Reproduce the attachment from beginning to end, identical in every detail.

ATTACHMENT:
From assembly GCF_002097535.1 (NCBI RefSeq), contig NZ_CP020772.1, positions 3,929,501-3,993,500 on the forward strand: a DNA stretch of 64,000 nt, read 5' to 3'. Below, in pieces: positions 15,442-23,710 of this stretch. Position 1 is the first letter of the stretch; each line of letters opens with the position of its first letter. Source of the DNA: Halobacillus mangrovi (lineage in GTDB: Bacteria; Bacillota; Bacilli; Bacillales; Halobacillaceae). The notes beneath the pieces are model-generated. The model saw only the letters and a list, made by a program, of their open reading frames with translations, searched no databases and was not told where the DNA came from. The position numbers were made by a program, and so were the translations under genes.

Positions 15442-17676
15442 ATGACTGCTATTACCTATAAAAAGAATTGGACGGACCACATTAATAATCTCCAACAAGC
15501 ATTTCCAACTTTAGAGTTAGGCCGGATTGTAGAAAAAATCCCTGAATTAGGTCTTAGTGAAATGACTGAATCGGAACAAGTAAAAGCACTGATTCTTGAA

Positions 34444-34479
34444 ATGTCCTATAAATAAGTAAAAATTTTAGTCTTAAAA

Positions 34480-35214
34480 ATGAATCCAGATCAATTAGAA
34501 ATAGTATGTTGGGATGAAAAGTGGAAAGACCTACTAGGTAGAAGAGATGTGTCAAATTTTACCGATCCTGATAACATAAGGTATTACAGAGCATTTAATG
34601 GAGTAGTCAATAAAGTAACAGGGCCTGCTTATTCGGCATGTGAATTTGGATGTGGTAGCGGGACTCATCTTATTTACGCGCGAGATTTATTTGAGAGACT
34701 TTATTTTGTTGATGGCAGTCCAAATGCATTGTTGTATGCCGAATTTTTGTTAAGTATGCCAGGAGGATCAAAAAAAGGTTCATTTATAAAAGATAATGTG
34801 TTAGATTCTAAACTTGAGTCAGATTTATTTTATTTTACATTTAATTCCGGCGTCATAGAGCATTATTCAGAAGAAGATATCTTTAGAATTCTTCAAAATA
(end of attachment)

From assembly GCF_002097535.1 (NCBI RefSeq), contig NZ_CP020772.1, positions 3,929,501-3,993,500 on the forward strand: a DNA stretch of 64,000 nt, read 5' to 3'. Below, in pieces: positions 15,442-23,710 of this stretch. Position 1 is the first letter of the stretch; each line of letters opens with the position of its first letter. Source of the DNA: Halobacillus mangrovi (lineage in GTDB: Bacteria; Bacillota; Bacilli; Bacillales; Halobacillaceae). The notes beneath the pieces are model-generated. The model saw only the letters and a list, made by a program, of their open reading frames with translations, searched no databases and was not told where the DNA came from. The position numbers were made by a program, and so were the translations under genes.

Positions 15442-17676
15442 ATGACTGCTATTACCTATAAAAAGAATTGGACGGACCACATTAATAATCTCCAACAAGC
15501 ATTTCCAACTTTAGAGTTAGGCCGGATTGTAGAAAAAATCCCTGAATTAGGTCTTAGTGAAATGACTGAATCGGAACAAGTAAAAGCACTGATTCTTGAA

Positions 34444-34479
34444 ATGTCCTATAAATAAGTAAAAATTTTAGTCTTAAAA

Positions 34480-35214
34480 ATGAATCCAGATCAATTAGAA
34501 ATAGTATGTTGGGATGAAAAGTGGAAAGACCTACTAGGTAGAAGAGATGTGTCAAATTTTACCGATCCTGATAACATAAGGTATTACAGAGCATTTAATG
34601 GAGTAGTCAATAAAGTAACAGGGCCTGCTTATTCGGCATGTGAATTTGGATGTGGTAGCGGGACTCATCTTATTTACGCGCGAGATTTATTTGAGAGACT
34701 TTATTTTGTTGATGGCAGTCCAAATGCATTGTTGTATGCCGAATTTTTGTTAAGTATGCCAGGAGGATCAAAAAAAGGTTCATTTATAAAAGATAATGTG
34801 TTAGATTCTAAACTTGAGTCAGATTTATTTTATTTTACATTTAATTCCGGCGTCATAGAGCATTATTCAGAAGAAGATATCTTTAGAATTCTTCAAAATA